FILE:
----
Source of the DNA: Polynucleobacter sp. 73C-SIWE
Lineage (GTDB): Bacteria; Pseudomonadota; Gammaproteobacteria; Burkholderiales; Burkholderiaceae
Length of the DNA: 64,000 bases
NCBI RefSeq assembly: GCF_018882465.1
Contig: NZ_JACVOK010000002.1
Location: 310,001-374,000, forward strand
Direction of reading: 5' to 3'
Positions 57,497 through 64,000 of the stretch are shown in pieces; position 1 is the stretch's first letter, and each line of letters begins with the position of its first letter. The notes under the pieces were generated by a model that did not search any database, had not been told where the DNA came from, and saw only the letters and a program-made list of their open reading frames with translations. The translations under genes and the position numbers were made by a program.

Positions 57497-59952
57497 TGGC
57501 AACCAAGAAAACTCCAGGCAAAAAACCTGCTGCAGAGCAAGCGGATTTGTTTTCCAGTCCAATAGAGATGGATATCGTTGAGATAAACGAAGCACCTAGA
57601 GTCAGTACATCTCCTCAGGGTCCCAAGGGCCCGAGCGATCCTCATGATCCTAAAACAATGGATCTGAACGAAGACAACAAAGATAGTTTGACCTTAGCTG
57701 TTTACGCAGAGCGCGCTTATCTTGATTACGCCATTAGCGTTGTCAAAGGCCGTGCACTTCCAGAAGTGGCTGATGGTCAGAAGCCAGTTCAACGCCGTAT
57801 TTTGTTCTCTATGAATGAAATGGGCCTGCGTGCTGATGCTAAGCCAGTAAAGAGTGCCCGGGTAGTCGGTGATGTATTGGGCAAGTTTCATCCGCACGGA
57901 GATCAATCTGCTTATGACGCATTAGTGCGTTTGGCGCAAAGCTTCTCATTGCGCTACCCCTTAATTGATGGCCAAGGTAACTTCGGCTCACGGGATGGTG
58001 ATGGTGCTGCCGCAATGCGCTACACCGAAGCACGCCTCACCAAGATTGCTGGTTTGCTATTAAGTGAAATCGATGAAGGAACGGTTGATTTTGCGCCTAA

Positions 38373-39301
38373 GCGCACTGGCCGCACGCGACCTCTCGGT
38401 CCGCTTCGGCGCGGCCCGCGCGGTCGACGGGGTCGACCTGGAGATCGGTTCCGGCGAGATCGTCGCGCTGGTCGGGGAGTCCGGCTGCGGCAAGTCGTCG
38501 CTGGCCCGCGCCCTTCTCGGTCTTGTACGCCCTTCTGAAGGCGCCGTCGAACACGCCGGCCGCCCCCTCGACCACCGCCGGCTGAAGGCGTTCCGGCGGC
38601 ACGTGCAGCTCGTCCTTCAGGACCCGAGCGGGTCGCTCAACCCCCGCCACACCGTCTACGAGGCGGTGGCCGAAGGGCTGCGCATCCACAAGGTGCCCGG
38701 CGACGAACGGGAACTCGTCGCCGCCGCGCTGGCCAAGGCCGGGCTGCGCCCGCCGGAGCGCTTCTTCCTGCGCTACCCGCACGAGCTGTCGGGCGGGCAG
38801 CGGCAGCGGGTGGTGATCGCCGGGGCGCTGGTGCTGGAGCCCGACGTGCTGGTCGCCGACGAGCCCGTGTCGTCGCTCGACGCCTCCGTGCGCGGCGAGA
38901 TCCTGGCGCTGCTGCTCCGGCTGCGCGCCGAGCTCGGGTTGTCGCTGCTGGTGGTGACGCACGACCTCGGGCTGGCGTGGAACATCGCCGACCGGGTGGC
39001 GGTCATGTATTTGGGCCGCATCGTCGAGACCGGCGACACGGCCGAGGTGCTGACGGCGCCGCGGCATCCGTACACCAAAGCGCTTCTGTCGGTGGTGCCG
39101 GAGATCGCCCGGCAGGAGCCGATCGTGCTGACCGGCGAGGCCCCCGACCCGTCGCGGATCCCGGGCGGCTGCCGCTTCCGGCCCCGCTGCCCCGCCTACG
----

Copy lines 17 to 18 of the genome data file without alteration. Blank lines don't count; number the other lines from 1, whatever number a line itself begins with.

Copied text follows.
Positions 38373-39301
38373 GCGCACTGGCCGCACGCGACCTCTCGGT